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School District Liability for Student Injury Weighed

We send our children to school with the expectation that the grounds are reasonably safe and the kids will be properly supervised. When this is not the case and an injury results, it could be grounds for litigation. 

Generally, personal injury lawsuits against school districts tend to be tricky because, first and foremost, public schools are agents of the government. As such, they are entitled to certain protections, such as sovereign immunity, which is only waived under certain circumstances. Still, it’s usually accepted that there is a special relationship between school staffers and students, and thus a duty to protect.

In a recent case out of Wyoming, the question was whether a school district should be liable for injuries suffered to a child who fell while playing on a patch of ice on school grounds during school hours. The Wyoming Supreme Court, in reviewing the lower court’s ruling, analyzed four different elements of this case and determined the answer to the question of liability was: No. 

Of course, that doesn’t mean plaintiffs in similar situations should be discouraged. Every case is going to involve its own specific set of facts, and also, laws on premises liability and duty of care can vary to some degree from state-to-state. Consulting with an experienced student injury lawyer is really the best way to determine whether you have a case.

In this situation, it was a February morning in 2014 when the plaintiff, in middle school, was walking with his classmates from the gymnasium after physical education class back to their regular classroom, which was in a building next door. Plaintiff and his friends saw a patch of ice on the sidewalk and started to run and slide on it. The students created a contest to see who could slide the farthest. Then, they created a contest to see who could do the “coolest trick.” Plaintiff was the second to take his turn. However, he lost his balance and fell. As a result of that fall, he suffered a broken tooth, a fractured nose and cuts across his face.

The patch of ice described was large and had varying degrees of thickness. It was obvious, and wasn’t in any way hidden so that students or others would not have been able to see it. It didn’t appear as if anyone had done anything to make the accumulation of ice in that spot worse than it would have been naturally, though there were some students who had sprinkled snow from the grass onto the ice so that it would be more slippery. The school had applied salt to the patch of ice earlier in the morning, but it had not dissolved the ice.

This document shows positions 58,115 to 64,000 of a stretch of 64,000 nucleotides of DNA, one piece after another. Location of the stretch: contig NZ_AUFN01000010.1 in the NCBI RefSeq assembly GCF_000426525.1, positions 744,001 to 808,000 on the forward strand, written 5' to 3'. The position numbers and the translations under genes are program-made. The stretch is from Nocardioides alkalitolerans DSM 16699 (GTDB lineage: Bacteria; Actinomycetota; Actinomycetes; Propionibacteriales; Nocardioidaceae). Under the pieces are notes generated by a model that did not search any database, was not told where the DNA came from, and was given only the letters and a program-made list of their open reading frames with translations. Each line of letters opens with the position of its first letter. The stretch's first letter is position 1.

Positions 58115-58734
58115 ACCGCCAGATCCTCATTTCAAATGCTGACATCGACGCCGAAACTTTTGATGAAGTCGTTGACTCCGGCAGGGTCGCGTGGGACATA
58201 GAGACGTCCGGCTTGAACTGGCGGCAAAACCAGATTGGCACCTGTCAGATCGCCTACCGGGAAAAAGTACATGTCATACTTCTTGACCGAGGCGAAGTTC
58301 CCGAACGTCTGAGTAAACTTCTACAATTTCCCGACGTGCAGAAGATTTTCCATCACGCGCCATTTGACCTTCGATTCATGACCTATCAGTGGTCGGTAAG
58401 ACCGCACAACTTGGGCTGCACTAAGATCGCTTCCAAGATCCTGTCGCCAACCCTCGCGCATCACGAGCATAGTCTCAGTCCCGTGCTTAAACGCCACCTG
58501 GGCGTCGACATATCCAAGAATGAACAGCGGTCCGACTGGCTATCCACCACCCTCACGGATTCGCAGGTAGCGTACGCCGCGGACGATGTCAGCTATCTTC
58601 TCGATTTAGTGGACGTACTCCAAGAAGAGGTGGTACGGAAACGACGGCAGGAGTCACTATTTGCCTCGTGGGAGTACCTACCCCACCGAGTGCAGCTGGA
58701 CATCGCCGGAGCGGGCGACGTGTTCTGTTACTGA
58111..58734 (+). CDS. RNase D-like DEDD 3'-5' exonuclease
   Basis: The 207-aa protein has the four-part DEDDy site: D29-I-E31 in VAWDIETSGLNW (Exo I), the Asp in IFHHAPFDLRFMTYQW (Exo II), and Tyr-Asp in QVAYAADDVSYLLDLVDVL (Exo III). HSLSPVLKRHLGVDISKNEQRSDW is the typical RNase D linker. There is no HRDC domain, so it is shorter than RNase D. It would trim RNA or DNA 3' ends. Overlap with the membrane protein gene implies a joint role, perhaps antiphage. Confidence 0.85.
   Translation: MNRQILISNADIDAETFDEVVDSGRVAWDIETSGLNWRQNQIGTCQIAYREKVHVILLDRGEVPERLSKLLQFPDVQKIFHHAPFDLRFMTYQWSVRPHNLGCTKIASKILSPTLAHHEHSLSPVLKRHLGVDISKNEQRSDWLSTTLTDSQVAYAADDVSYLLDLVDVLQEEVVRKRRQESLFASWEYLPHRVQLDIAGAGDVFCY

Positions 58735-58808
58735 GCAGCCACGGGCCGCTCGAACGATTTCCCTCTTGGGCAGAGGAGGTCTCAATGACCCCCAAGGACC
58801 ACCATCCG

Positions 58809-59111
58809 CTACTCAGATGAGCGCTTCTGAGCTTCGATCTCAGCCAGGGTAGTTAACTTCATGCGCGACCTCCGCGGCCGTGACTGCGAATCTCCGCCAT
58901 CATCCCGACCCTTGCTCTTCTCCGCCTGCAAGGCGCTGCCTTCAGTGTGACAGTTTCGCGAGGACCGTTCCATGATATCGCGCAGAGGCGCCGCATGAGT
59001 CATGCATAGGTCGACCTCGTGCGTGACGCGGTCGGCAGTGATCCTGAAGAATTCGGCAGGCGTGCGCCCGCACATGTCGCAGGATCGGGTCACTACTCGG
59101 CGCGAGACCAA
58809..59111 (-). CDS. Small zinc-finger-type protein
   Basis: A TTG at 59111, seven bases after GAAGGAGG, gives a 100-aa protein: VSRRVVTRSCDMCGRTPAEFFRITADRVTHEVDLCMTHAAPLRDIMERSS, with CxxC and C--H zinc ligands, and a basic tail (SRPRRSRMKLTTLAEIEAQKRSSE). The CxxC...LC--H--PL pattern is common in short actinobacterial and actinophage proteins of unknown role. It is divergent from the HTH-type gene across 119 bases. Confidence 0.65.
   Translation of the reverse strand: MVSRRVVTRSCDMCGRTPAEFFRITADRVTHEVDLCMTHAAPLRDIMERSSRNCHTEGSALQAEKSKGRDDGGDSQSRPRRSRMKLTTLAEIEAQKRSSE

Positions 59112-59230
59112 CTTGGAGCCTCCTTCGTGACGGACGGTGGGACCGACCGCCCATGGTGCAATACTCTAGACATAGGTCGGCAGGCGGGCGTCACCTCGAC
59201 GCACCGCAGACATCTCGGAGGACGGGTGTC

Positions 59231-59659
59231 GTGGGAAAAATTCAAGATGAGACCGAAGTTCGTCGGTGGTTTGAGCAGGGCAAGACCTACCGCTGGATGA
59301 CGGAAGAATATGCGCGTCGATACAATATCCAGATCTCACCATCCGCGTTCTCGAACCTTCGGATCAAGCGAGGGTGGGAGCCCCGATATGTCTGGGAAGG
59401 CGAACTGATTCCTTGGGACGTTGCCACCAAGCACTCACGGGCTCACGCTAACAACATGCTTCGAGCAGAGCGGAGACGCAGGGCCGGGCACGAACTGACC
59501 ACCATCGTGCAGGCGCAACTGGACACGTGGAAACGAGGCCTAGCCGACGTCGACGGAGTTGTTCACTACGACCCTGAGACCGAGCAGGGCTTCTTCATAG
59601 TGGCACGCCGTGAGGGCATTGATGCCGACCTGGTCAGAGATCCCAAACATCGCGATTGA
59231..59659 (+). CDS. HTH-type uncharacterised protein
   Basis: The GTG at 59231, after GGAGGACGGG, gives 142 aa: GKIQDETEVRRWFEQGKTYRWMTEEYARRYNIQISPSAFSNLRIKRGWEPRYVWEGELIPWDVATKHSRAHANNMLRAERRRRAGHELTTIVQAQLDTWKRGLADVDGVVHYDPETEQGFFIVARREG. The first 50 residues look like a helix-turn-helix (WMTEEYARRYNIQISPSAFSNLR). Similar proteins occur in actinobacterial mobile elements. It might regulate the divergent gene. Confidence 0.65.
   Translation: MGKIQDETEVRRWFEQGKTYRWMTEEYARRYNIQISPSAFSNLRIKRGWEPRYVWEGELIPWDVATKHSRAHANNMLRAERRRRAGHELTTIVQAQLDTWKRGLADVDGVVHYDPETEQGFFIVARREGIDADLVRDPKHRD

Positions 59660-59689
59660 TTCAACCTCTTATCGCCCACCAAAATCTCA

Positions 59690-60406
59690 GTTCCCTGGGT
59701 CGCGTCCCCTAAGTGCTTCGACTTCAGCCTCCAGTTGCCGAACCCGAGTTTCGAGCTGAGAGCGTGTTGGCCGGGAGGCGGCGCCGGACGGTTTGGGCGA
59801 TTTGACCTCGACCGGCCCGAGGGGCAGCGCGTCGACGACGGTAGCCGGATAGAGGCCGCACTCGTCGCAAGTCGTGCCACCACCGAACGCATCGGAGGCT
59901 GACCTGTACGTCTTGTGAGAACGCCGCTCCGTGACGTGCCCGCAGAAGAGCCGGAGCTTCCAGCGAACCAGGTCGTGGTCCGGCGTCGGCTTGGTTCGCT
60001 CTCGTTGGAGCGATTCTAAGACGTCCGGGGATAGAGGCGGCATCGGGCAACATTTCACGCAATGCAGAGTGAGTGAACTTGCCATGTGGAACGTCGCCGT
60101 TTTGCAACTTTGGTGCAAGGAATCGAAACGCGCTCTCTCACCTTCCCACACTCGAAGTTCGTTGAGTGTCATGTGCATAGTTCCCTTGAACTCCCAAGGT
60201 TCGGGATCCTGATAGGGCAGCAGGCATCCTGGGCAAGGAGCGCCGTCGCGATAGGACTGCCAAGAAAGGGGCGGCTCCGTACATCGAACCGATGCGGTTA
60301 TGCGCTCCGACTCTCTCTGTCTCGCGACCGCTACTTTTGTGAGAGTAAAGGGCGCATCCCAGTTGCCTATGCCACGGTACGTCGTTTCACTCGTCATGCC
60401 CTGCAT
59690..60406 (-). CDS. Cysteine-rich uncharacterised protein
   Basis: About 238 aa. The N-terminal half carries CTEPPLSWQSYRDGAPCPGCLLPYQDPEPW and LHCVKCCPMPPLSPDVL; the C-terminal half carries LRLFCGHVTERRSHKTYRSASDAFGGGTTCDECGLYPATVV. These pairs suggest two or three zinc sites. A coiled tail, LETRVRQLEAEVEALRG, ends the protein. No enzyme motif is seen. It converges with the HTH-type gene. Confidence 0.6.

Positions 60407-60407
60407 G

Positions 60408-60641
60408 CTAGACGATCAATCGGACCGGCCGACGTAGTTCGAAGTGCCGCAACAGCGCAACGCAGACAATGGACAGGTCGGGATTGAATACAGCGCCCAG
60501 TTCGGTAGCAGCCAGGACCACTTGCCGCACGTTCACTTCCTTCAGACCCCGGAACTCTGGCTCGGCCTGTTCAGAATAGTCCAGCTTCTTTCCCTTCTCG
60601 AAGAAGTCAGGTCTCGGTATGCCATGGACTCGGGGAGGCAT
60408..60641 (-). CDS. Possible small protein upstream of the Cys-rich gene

Plaintiff’s parents filed a personal injury lawsuit against the school on his behalf, alleging negligence for failure to remove the ice that had built up on the sidewalk.

The district court granted summary judgment to the school, and the state supreme court affirmed.

When plaintiff appealed, he did so on the assertion that:

  • The failure to file a statement of undisputed material facts was not fatal to his claim;
  • The question of whether the accumulation of ice and snow was natural vs. unnatural was a question of fact for the jury, not a question of law for the judge;
  • The town’s snow removal ordinance heightened the school’s duty of care to remove the ice patch in question;
  • The issue of plaintiff’s comparative negligence (the degree to which he was responsible for his own injuries) was a question of fact for the jurors, not a question of law for the judge.

The court ruled there was no dispute the danger was obvious. In fact, that’s why plaintiff and his friends chose to slide there. However, there was no issue of fact as to whether the accumulation of ice was natural, so that issue could be decided as law. The town’s snow removal ordinance didn’t apply here because there was no duty, as noted that the ice patch was both natural and obvious.

Call Freeman Injury Law — 1-800-561-7777 for a free appointment to discuss your rights. Now serving Orlando, West Palm Beach, Port St. Lucie and Fort Lauderdale.

Additional Resources:

RB, Jr. v. Big Horn County School District, Feb. 7, 2017, Wyoming Supreme Court

More Blog Entries:

Baugh v. Cuprum – $11 Million Ladder Injury Verdict Affirmed, Jan. 28, 2017, Orlando School Injury Lawyer Blog

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